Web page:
The Happy Return

Lucie Kotesovska portrait
Kotesovska. Photo: UVic Photo Services

Twelve years and three children after completing a second master’s degree, Lucie Kotesovska fulfilled her long-held dream of returning to the academy to begin a PhD in literary studies.

Now a highly acclaimed researcher with a stellar record of success, one might not believe that she had ever doubted it was possible at all.

Deciding to pursue a doctorate was not straightforward for me, because I am a full-time mom with three kids under the age of nine,” Kotesovska explains. “It had been quite a few years since completing my master’s, during which I spent most if not all of my focus on my children — their interests, their education, their personalities. I had to put my own ambitions on hold for that time.”

With several credentials under her belt already — a double master’s degree in English and French philology from Palacky University in Olomouc, Czech Republic; a master’s degree in English literature from the University of Northern Iowa in the US; and a professional certification in Pedagogy from the College of European and Regional Studies in Ceske Budejovice, Czech Republic — Kotesovska was able to put her education to great use during this period nonetheless.

“After graduation, I moved back from the US to my home country, the Czech Republic, and started teaching in institutions varying from high school to adult evening classes, occasionally teaching academic English to prospective medical students and nurses at the University of South Bohemia. I also did some translation work for a bit,” she recalls. “It was all quite interesting, but not the path I had envisioned for myself.”

Getting back on track

As her children grew and became less dependent upon her, Kotesovska began thinking about going back to school once again, yet several barriers remained.

“I didn’t really feel confident that I could go back to school. I didn’t know if there would be interest in my research, and maintaining a home for my kids required so much time and resources,” she states.

Even without children in tow, Kotesovska knew first-hand the challenges of trying to earn an income while pursuing an advanced degree, having worked in the service industry during her final year at the University of Northern Iowa when funding provided by the university had run out.

“It is exhausting and chaotic trying to combine studies and work. It creates an immense, day-to-day stress about finances,” she says.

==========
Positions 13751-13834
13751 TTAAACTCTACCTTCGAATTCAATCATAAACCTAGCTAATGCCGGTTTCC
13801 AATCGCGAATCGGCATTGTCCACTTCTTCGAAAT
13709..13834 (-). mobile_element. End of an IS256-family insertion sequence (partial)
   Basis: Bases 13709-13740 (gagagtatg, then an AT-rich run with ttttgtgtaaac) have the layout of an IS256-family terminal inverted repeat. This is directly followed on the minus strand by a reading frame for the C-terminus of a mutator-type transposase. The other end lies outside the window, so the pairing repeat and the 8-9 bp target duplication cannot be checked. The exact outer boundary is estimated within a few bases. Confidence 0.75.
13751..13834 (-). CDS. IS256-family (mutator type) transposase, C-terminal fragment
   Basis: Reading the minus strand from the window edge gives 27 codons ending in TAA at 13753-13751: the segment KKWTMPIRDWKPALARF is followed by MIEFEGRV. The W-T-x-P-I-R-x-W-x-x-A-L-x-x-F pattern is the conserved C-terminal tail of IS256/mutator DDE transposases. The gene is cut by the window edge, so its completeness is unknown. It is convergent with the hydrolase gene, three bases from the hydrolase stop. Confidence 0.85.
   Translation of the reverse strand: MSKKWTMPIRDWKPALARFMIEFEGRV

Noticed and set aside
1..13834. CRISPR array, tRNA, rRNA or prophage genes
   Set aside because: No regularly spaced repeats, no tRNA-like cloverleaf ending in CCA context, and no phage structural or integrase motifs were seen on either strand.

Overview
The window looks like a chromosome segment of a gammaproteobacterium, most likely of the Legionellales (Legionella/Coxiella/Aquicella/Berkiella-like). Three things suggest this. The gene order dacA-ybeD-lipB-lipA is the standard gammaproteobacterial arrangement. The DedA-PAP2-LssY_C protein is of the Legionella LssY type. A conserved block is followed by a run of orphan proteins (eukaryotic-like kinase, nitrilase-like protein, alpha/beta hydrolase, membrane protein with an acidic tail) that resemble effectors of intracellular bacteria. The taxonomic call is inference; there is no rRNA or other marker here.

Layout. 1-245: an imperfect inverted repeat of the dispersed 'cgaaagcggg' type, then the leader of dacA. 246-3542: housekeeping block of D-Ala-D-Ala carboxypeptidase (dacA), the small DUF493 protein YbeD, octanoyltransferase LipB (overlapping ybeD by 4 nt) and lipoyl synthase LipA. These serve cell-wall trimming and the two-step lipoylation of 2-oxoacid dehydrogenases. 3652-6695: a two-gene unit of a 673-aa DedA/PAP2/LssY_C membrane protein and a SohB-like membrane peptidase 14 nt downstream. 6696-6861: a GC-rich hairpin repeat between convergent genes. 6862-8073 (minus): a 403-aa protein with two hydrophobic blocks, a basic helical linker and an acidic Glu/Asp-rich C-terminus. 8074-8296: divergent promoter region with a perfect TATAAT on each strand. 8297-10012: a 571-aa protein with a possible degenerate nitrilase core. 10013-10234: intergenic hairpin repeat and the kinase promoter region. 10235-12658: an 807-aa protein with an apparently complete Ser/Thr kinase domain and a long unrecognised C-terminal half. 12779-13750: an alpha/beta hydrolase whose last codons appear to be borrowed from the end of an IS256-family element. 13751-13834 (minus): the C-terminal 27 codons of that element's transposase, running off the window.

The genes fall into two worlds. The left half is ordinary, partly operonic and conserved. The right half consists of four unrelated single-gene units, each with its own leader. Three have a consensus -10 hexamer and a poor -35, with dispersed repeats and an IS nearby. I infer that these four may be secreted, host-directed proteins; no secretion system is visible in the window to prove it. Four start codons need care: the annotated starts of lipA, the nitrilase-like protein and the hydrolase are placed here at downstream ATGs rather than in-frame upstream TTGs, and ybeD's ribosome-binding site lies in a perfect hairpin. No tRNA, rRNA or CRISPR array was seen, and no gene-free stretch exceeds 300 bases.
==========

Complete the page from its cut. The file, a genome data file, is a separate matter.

When Kotesovska finally did apply for a PhD in English at the University of Victoria in 2019, she was pleasantly surprised to receive with her letter of acceptance an offer for a Murray Dawson Fellowship, which is awarded to academically outstanding students entering or enrolling in any graduate program in the Humanities.

“Receiving the Murray Dawson Fellowship in Humanities really helped me return to my studies, which I had dreamed of for some time. Awards like this one are important because they help different people in different ways, giving students the space they need to focus on their studies.” 

 — Kotesovska.

An attitude of gratitude

Kotesovska moved with her husband and three children from the Czech Republic to Victoria in 2020, after working remotely overseas during her first year of coursework because of the pandemic.

Although this period was far from idyllic and not quite what she had envisioned, she remains grateful for the opportunity.

“I stayed with my kids during the day while my husband worked, which left me evenings and nights for my studies. I would then work from about 5 p.m. until midnight or 1 a.m.,” she recalls. “Maybe this is not how I would choose to do it, but I was just so grateful for the opportunity to do my PhD while raising my family, because of that award. This was my biggest feeling — of gratitude.”

Since that time, her hard work has paid off in spades.

Just one year into her PhD, Kotesovska has completed her coursework, presented or been accepted to present at six national and international conferences, edited a complete series of teaching resources for the Routledge Encyclopedia of Modernism, and published one peer-reviewed article, with another two currently under consideration.

In July, she was named a Vanier Scholar — Canada’s top graduate scholarship, designed to attract world-class doctoral students who have demonstrated leadership skills and a high standard of scholarly achievement.

“Lucie's commitment and focus are matched only by her natural brilliance,” states professor Stephen Ross, Kotesovska’s supervisor. “Still only in her second year of study, she's publishing articles in peer-reviewed journals, winning national fellowship competitions, and presenting her research around the world. Her story perfectly illustrates the importance of removing financial barriers for our graduate students."

“I hope my story can inspire other women who wish to pursue an advanced graduate degree while raising children on the side. Being able to support my family and work on my research is totally unexpected for me and unheard of in my community back home in the Czech Republic. I still feel like I’m dreaming or that it’s not really happening. But it is.”

— Lucie Kotesovska, Vanier scholar and 2019 recipient of the Murray Dawson Fellowship in Humanities


Author: Philip Cox, Humanities